I was at Hong Kong’s 2003 July 1 march – a massive display of public anger that stunned Beijing and toppled then-Chief Executive Tung Chee-hwa. Since then, the annual demonstration has become a predictable ritual in which the authorities torment the participants rather than the other way around.
No doubt there are valid arguments in support of the gathering (here, for example). One might be that the Hong Kong government is so insecure and hyper-sensitive that it is still possible to provoke it. Hence the moderate hysterics over disrespectful slogans chanted at the weekend event. The official statement is stuffed with inane buzzwords that disrespect our intelligence:
…”we care”, “we listen”, “we act” … proactively playing the role of “facilitator” and “promoter” to inject new impetus into society … since our return to the Motherland … implementing the ‘one country, two systems’ principle, ‘Hong Kong people administering Hong Kong’ and a high degree of autonomy in strict accordance with the Constitution and the Basic Law … we have to firmly uphold the ‘one country’ principle, have a correct understanding of the constitutional order as set out by the Constitution and the Basic Law, and safeguard the country’s sovereignty, security and development interests … Since the return to the Motherland [again] … world’s freest economy for 24 consecutive years … Belt and Road Initiative … Guangdong-Hong Kong-Macao Bay Area … opportunities … proactively [again] … The spokesman reiterated that chanting slogans which disrespect ‘one country’ and disregard the constitutional order or which are [oh, get on with it] sensational and misleading was not in line with Hong Kong’s overall interests and would undermine its development.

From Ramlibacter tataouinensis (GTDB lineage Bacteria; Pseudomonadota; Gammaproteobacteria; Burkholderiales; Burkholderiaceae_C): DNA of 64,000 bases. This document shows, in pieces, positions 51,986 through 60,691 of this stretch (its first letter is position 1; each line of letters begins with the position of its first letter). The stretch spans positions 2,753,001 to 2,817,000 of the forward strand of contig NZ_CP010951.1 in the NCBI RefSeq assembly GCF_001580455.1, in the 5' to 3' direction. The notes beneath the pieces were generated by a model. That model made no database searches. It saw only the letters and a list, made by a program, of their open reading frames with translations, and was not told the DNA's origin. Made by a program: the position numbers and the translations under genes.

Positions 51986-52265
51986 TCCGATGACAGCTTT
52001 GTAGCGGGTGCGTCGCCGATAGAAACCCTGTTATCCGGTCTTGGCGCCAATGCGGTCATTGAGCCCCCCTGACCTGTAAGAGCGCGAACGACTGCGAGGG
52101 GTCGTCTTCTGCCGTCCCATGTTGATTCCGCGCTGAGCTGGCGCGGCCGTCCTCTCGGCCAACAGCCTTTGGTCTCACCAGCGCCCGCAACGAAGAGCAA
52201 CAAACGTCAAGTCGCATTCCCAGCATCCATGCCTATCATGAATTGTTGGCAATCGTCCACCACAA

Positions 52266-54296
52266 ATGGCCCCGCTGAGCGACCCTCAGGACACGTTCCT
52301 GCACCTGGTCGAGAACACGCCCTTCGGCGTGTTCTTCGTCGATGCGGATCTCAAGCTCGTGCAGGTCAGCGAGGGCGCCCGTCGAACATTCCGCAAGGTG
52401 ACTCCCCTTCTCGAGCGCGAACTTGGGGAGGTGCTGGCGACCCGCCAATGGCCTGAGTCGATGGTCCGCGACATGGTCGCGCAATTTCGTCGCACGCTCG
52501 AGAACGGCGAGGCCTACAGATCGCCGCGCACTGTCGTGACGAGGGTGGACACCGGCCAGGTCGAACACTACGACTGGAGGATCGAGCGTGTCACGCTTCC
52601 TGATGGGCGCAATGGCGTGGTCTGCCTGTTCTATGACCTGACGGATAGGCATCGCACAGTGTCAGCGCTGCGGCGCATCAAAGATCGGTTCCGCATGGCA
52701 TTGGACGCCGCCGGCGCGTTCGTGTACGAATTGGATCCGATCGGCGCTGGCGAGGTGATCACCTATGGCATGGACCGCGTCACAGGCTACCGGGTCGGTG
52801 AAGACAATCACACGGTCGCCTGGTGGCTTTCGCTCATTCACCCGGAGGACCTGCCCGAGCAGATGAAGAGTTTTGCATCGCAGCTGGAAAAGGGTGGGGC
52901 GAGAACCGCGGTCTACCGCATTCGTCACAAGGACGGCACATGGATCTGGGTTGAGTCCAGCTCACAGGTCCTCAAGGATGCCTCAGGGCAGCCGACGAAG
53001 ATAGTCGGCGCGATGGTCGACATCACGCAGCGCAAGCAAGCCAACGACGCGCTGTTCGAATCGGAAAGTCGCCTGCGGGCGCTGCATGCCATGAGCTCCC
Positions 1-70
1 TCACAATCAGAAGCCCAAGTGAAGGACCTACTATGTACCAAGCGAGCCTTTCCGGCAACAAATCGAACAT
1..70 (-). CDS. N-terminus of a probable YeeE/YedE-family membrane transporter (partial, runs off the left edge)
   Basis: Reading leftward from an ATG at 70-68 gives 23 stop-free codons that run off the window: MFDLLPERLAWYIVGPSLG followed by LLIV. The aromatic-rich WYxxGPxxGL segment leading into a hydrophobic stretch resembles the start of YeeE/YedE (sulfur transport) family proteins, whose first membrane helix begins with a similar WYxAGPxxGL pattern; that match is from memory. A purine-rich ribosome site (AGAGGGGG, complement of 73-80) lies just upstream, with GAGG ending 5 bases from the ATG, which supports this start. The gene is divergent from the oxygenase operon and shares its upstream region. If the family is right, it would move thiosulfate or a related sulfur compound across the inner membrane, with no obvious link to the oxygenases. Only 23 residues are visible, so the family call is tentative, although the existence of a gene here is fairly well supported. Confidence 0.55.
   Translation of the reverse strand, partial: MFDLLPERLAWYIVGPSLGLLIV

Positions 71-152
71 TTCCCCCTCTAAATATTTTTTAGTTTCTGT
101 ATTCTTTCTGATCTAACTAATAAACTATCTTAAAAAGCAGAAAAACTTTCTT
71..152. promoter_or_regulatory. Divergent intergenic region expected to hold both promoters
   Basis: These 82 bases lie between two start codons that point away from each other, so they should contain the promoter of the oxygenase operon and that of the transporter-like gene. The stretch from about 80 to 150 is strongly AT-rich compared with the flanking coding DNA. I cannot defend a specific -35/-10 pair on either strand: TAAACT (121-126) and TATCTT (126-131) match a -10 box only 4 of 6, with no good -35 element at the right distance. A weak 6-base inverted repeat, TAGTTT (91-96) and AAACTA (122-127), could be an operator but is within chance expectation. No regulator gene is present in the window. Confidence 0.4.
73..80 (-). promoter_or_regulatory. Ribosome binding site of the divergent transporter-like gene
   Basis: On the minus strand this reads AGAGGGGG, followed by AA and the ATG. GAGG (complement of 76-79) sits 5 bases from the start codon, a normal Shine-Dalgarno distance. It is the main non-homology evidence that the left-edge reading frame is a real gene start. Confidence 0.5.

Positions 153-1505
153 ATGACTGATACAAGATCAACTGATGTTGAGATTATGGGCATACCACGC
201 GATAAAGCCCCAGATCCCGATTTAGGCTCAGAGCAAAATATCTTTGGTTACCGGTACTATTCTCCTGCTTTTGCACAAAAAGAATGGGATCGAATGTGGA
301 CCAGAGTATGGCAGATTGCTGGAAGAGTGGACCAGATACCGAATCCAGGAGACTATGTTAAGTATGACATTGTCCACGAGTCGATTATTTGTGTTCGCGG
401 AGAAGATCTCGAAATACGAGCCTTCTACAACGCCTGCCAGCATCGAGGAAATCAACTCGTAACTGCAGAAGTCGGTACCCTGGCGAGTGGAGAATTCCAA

The last part presumably alludes to the pro-independence supporters on the march – the ‘i’ word sends officials into toxic shock – and to calls for an end to one-party dictatorship.
As with (“so-called”) independence, officials have acquired the phobia about mentioning one-party dictatorship from their Mainland masters. The latter declare it is illegal to chant such a slogan – though they ostensibly object to it not as counter-revolutionary but on semantic grounds. (Apparently it is a ‘false proposition’ as one-party dictatorship is not technically a feature of the People’s Republic of China’s system. Claiming otherwise probably hurts someone’s feelings.)
Of course, there is no law in Hong Kong today that prohibits the expression of an opinion – on independence, a one-party state, or anything. Mainland officials’ allergic reaction to certain words, faithfully emulated by the local puppets, suggests that at some stage certain ideas will be criminalized. An obvious way would be Communist-style anti-sedition legislation under Article 23 national security laws. Which brings us back to 2003.
Note the Hong Kong government’s adoption-by-stealth of Commie-speak, such as the phrase ‘correct understanding’ in the press release. (This trend could be a possible doctoral thesis for a linguistics/political discourse analysis scholar, one day.) Still to come in Hong Kong: an MTR version of the Xi Jinping-Thought New Era subway train, and nightly broadcasts of this totally non-creepy, heavily militaristic music video on members’ pledge to the Chinese Communist Party.